Wednesday’s lawsuit is Inselberg’s attempt at retribution against the Giants.

The new suit alleges that Wagner, along with Skiba and his brother, Ed, also an equipment manager, were told by team brass to lie to federal investigators and the grand jury about how much Giants sports gear they sold him over the years.

Among the many scathing claims that could tarnish Eli Manning’s squeaky-clean image is an alleged 2005 incident in which he allegedly asked Joe Skiba for an old, beat-up game helmet — and then took the headgear, signed it, and put it on the market, “falsely claiming that it was a helmet used during his 2004 rookie season.”

In 2008, the suit alleges, Joe Skiba took a different helmet and doctored it to appear as if Manning had worn it in that year’s Super Bowl. The fake headgear was ordered by a Giants vice president after he learned the real headgear had been sold — to Inselberg — and was later given to the Hall of Fame, the suit claims.

Two bogus helmets that Manning claimed to have worn in the 2012 Super Bowl, as well as jerseys and helmets from 2008, were also ordered to be doctored and then sold, according to the suit.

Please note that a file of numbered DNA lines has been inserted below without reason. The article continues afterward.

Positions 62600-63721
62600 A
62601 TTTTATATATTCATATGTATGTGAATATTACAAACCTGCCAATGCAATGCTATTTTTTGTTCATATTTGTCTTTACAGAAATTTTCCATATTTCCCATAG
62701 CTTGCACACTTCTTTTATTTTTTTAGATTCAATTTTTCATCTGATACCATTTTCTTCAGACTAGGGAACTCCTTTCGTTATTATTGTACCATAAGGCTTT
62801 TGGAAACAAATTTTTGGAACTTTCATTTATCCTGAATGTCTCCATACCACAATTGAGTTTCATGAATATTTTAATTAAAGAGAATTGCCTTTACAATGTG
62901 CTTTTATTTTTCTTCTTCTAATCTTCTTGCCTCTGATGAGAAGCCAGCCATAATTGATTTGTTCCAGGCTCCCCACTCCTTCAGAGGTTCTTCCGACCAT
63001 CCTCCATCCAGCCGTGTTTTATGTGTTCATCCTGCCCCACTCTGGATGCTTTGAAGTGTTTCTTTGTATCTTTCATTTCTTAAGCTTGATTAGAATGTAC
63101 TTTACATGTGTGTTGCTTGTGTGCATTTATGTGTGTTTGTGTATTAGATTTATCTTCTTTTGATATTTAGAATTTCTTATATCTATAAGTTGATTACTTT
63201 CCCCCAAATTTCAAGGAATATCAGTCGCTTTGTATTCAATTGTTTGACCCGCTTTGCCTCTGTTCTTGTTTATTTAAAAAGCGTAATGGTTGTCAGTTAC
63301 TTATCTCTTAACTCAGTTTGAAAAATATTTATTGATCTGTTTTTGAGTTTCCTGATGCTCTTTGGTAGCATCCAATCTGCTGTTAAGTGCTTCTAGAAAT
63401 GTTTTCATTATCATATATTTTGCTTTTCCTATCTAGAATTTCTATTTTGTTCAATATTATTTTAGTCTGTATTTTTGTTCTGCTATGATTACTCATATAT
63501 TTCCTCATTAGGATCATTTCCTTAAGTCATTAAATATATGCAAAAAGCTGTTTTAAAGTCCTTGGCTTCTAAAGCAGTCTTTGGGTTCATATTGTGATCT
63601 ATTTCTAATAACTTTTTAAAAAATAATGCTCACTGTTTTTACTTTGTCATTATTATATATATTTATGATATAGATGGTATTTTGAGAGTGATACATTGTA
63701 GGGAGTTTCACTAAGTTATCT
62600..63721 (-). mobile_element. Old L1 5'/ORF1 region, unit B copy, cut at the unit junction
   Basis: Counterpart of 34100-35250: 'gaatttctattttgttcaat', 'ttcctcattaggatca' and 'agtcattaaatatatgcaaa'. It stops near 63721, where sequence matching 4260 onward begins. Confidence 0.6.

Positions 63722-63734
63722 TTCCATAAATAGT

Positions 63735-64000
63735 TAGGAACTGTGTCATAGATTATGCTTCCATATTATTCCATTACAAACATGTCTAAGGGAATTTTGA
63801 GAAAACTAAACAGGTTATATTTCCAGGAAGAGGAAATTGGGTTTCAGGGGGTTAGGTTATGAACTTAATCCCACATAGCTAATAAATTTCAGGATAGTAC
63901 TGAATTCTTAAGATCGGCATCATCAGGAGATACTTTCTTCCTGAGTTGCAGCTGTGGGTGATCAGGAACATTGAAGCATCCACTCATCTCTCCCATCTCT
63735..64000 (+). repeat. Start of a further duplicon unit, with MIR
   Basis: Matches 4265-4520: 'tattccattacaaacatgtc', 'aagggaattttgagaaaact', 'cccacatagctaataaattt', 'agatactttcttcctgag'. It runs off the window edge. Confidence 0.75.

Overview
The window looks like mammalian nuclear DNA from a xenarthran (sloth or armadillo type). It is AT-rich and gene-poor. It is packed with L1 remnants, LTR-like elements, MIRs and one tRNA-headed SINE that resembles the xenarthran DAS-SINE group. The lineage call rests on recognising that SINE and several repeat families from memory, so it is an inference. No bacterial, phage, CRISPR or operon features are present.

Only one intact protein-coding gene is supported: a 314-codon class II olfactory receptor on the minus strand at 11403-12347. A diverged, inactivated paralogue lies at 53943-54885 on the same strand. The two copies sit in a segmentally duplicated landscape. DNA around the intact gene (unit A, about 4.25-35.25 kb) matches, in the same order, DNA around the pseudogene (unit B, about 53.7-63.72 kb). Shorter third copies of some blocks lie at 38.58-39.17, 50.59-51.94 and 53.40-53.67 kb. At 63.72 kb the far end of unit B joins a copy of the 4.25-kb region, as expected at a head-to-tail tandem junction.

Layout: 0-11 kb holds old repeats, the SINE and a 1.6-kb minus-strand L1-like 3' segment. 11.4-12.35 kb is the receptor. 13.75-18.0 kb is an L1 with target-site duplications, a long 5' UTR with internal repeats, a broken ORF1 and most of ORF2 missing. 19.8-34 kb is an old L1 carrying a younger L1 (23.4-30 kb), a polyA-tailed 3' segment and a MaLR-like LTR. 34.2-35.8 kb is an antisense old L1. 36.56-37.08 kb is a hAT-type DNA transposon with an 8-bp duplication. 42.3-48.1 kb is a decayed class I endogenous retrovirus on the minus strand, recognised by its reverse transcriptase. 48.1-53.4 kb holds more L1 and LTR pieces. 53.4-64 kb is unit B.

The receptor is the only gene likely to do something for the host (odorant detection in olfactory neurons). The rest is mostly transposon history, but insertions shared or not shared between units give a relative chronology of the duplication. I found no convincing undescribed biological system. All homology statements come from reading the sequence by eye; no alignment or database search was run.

Included in the lawsuit is a 2008 e-mail exchange between Inselberg and Joe Skiba, in which Skiba appears to acknowledge he created fake game-worn gear at Manning’s request.

“Hey Joe, my buddy was offered an eli game used helmet and jersey. Are these the bs ones eli asked you to make up because he didnt want to give up the real stuff?” Inselberg writes in the exchange.

Skiba — replying from account “” — writes, “BS ones, you are correct…”

Some of Manning’s alleged fakes were sold through famed memorabilia house Steiner Sports, with whom he had an exclusive deal.

Steiner, believing its items to be authentic, sold them “to unwitting customers and sent them via the mail,” the suit says.

Angry buyers started to complain after noticing that markings on their items didn’t match those that appeared in pictures of Manning’s game-day duds.

But Manning told Steiner they were legit, and Steiner resold returned helmets to other buyers, the suit claims.

Inselberg did not put a dollar amount on compensatory or punitive damages. But he lost “well into the eight figures,” according to lawyer Brook, who filed the suit with Red Bank, NJ, lawyer Michael Kasanoff.

Inselberg bought and sold legit game-worn memorabilia from several teams and had a lucrative business, the suit claims.

The Giants were his “largest supplier by far, via their equipment management staff [and] several players.”